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on 5 March 2011
In the introduction, Ellen Lupton states "I sought a book that is serene and intelligible, a volume where design and text gently collaborate to enhance understanding. I sought a work that is small and compact, economical yet well-constructed - a handbook designed for the hands. I sought a book that reflects the diversity of typographic life, past and present, exposing my students to history, theory and ideas. Finally, I sought a book that would be relevant across the media of visual design, from the printed page to the glowing screen."

And that's exactly what she created. This book is an excellent entrance point into typography, and the author's enthusiasm for the subject comes across very warmly. It's delicately balanced to offer a bit of history, a bit of technical terminology, a few how-to's and what-not-to-ever-do's. I've picked up and put back down two other uninspiring typography books - 'Typography' by Ambrose/Harris, 'Logo, Font and Lettering Bible' by Leslie Cabarga - but this book captured my attention and ignited my imagination. And that's really the point of reading design books isn't it? Not to just admire what you see, but to feel inspired to create your own work.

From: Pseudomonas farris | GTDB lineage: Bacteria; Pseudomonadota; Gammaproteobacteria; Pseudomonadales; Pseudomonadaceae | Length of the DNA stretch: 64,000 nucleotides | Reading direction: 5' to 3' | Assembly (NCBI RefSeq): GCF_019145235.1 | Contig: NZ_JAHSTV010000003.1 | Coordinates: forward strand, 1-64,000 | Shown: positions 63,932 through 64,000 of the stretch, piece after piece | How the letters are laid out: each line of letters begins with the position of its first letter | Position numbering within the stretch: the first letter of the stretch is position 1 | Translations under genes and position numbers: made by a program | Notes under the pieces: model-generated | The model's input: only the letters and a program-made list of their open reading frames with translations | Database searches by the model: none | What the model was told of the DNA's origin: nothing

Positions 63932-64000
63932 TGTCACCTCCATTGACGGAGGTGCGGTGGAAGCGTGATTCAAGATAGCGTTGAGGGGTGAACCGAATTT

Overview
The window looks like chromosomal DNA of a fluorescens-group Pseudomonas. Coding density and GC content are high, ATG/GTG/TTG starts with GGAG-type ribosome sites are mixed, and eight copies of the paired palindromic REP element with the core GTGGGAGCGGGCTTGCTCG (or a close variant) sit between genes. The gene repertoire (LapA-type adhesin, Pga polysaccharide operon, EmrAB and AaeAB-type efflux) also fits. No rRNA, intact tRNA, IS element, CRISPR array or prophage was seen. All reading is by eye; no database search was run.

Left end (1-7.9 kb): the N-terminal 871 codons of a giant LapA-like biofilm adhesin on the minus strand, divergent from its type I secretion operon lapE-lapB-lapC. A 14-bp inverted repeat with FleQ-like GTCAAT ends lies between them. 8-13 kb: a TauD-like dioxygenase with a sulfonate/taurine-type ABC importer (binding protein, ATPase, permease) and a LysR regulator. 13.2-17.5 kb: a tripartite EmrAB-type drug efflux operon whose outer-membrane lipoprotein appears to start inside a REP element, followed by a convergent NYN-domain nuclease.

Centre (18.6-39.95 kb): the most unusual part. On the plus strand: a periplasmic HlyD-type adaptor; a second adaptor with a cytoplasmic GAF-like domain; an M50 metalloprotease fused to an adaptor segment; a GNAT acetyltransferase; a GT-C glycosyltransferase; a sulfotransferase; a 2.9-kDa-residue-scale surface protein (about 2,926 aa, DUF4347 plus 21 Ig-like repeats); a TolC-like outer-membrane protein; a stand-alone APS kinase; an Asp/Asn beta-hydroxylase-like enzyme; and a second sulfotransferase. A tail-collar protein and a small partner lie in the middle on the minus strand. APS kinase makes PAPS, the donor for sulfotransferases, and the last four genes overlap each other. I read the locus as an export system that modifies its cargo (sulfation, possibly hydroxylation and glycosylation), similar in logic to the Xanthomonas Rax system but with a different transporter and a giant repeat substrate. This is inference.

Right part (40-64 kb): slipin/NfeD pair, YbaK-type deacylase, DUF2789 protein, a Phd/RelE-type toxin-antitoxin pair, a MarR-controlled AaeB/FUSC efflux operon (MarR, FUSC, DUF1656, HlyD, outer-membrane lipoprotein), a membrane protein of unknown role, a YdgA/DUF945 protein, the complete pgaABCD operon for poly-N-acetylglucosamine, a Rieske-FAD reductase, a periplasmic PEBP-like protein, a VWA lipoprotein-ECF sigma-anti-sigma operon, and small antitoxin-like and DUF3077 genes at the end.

Other typography books may be better at drumming in the technicalities, or teaching you how to practically implement things in InDesign or HTML/CSS. But this book gently informs, entertains and encourages, turning a mild interest into a fascination. It's really an easy and most definitely worthwhile read, presenting typography not as a strict discipline to be mastered, but an expressive art form to be admired, enjoyed and played with.
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on 5 November 2010
A good guide for younger and more inexperienced designers in the tenets of typography, but as a more experienced designer I didn't find much new material of interest. And definitely no substitute for essential reading such as Bringhurst's 'Elements of Typographic Style'. A decent book none-the-less.
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on 2 November 2014
Thinking with Type